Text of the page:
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Samoan PM hails ADB’s contribution to the development of the Pacific nation

Prime Minister Tuilaepa Dr Sailele Malielegaoi has acknowledged the “tremendous” contribution by the Asian Development Bank (ADB) to the development of Samoa.

Tuilaepa offered the acknowledgement during a meeting with the ADB President Takehiko Nakao on Tuesday, when he was in the country for a three-day visit.

Since 1966, the Bank has committed US$354.66 million (T$890m) in loans, grants and technical assistance to Samoa. The money has been spent to improve the delivery of basic social services such as clean water, modern sanitation, reliable energy, better internet connectivity, effective disaster relief, flood mitigation, wastewater infrastructure, drainage projects and much, much more.

“For more than 50 years, we have worked with ADB and together we have made progress in improving water and sanitation, establishing reliable, clean energy and better internet connectivity,” Prime Minister Tuilaepa said.

“ADB has also been a tremendous support in times of disaster as we saw in the wake of the tsunami that devastated parts of the country in 2009.

“We will continue to work with ADB and our other development partners to help deliver better basic social services to the people of Samoa.” 

Prime Minister Tuilaepa and President Nakao also signed an agreement establishing a permanent ADB office in Samoa. The office replaces the ADB extended mission in Samoa opened in 2016 to manage the bank’s growing operations in the country.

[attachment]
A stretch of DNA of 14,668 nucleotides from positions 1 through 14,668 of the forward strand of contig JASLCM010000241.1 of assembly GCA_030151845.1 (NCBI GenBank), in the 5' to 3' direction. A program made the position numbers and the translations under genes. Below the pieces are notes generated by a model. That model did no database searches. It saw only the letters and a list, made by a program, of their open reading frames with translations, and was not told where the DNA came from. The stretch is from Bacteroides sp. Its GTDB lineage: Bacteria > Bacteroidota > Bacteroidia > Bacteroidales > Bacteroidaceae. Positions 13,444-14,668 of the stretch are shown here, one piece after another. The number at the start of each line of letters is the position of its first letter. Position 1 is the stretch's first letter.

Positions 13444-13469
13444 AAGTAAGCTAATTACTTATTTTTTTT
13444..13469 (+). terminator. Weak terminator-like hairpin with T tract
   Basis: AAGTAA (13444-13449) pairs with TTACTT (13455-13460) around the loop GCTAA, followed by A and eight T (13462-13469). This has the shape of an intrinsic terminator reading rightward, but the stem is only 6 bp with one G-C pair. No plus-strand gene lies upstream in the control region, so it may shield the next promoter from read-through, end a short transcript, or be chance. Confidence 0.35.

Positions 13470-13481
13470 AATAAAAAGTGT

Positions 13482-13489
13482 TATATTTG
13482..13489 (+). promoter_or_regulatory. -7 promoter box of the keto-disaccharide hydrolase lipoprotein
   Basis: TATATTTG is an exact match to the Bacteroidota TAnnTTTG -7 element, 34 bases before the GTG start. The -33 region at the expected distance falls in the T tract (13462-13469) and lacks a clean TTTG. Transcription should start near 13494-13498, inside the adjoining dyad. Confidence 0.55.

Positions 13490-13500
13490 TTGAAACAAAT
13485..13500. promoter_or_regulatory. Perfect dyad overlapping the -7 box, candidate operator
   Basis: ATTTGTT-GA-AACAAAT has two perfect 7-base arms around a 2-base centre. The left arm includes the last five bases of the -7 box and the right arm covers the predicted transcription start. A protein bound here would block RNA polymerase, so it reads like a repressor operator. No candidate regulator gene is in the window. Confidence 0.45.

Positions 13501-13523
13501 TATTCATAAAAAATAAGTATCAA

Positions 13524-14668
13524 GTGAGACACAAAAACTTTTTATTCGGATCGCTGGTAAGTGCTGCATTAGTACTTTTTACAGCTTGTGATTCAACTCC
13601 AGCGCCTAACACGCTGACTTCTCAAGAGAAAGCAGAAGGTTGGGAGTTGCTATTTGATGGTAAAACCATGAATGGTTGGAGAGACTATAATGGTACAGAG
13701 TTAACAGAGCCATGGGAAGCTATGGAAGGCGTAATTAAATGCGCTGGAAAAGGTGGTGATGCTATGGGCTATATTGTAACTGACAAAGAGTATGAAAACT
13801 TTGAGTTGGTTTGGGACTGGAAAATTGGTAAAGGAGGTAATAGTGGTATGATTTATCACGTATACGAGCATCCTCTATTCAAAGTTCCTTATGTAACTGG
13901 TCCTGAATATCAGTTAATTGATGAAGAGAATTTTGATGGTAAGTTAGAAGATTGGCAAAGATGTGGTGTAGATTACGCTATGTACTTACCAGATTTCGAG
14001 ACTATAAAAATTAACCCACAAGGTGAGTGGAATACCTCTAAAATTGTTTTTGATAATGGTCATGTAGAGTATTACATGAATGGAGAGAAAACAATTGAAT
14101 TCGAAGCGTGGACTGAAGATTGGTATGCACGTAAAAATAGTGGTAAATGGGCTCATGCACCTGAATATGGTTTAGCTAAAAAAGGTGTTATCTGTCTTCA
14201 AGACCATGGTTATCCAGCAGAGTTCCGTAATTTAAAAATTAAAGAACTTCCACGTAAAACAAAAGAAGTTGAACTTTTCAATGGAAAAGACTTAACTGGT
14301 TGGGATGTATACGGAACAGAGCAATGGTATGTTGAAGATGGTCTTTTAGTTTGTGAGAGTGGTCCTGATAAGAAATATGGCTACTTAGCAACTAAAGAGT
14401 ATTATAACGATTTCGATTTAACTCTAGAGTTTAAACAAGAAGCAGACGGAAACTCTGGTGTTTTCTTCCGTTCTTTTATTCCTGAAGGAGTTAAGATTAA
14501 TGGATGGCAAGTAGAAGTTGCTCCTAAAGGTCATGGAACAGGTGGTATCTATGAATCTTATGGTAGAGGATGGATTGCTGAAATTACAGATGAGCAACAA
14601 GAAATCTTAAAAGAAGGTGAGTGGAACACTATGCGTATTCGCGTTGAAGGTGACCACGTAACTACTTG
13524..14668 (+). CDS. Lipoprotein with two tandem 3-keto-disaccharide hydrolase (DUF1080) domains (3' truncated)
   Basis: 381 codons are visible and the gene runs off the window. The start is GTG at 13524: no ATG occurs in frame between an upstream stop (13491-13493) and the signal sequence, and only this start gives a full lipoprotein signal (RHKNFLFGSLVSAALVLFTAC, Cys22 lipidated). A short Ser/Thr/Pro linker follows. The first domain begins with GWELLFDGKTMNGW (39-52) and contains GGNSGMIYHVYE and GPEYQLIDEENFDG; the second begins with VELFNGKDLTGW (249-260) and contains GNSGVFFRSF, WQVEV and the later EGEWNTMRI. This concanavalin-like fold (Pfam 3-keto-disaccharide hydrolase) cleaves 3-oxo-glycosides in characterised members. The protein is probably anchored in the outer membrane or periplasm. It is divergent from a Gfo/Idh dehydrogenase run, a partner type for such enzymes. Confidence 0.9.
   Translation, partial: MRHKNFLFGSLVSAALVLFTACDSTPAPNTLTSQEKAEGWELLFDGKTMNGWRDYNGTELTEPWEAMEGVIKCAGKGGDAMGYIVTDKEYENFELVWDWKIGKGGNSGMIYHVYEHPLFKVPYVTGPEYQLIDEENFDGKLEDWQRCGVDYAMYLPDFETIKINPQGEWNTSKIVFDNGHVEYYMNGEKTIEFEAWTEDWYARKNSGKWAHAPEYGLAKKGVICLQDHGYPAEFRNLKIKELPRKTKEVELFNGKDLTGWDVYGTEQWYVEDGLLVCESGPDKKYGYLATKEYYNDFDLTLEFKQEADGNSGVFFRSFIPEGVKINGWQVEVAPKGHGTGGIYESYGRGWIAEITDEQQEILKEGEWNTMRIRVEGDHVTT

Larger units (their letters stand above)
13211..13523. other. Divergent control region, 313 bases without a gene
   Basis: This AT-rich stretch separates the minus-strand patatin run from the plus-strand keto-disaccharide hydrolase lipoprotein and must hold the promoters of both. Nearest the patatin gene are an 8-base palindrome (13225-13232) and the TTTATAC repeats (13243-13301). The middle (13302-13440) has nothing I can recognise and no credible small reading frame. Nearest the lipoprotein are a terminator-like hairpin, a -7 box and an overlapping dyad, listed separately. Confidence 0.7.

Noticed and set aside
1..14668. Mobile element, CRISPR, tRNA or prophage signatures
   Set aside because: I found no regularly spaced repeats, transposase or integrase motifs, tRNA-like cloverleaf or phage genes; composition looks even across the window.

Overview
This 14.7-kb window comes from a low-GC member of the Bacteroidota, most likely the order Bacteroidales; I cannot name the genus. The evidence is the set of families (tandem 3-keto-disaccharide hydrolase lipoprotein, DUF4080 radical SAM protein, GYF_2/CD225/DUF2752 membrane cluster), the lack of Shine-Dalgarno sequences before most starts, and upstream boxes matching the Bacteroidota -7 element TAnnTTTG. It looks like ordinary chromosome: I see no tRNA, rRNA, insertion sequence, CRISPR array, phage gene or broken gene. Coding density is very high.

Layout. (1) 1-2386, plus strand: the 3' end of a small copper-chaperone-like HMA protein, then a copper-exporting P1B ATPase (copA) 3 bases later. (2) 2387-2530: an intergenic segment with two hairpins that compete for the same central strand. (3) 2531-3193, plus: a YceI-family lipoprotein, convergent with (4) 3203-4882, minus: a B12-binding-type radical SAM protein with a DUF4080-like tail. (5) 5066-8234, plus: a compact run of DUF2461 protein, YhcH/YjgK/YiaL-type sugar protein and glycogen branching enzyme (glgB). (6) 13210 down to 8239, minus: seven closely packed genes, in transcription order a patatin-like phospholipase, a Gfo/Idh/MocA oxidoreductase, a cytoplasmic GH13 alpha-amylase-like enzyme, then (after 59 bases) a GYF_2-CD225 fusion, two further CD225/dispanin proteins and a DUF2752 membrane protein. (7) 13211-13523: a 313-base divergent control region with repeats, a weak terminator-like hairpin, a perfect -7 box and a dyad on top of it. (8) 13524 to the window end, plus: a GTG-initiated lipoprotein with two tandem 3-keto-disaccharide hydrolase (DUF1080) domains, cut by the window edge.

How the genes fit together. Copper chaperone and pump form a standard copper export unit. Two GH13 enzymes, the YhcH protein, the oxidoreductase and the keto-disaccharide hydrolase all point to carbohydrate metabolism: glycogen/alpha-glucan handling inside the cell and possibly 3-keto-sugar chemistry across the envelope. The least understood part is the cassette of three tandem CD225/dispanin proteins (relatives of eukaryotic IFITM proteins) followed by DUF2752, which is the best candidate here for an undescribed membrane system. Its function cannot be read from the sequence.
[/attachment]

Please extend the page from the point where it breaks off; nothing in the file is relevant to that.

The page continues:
“Samoa is a founding member of ADB since 1966 and we have worked in close partnership to address development challenges and create new opportunities in this country,” said Nakao.

“ADB is increasing its support to Samoa and we are committed to helping the government continue to improve access to renewable energy, extend ICT connectivity, and strengthen public sector management.”

According to a statement released by the Bank, economic growth in Samoa slowed to 0.9% in the fiscal year ending 30 June 2018 following the closure of Yazaki Samoa.

Growth is expected to rebound in the current fiscal year as visitor arrivals increase and infrastructure investment expands in the lead-up to Samoa’s hosting of the Pacific Games in 2019.

“Samoa is well-placed to further expand its tourism industry, which is already a key driver of economic growth and foreign currency earning,” said Nakao. “It will be important to pursue sustainable tourism, which protect the environment, and ensure local communities to benefit.”

ADB has supported development of Samoa’s energy sector since the early 1990s. Projects co-financed with Australia, Japan, New Zealand, and the European Union have installed almost two-thirds of the country’s current generation capacity of 45 megawatts.

ADB, Australia, and the World Bank supported the development and operation of a submarine cable fibre-optic system linking Samoa to Fiji. The Tui Samoa cable, launched in February 2018, will provide cost-effective internet connectivity and facilitate e-health investment.

Future support will continue to focus on economic infrastructure such as power, roads, and ports, as well as public sector management. Total financing from ADF for Samoa, including resources mobilised from ADF funds allocated for regional initiatives could reach $100 million in 2019-2020. In addition, ADB will mobilise co-financing from development partners such as Australia, New Zealand, the Green Climate Fund, and the World Bank.

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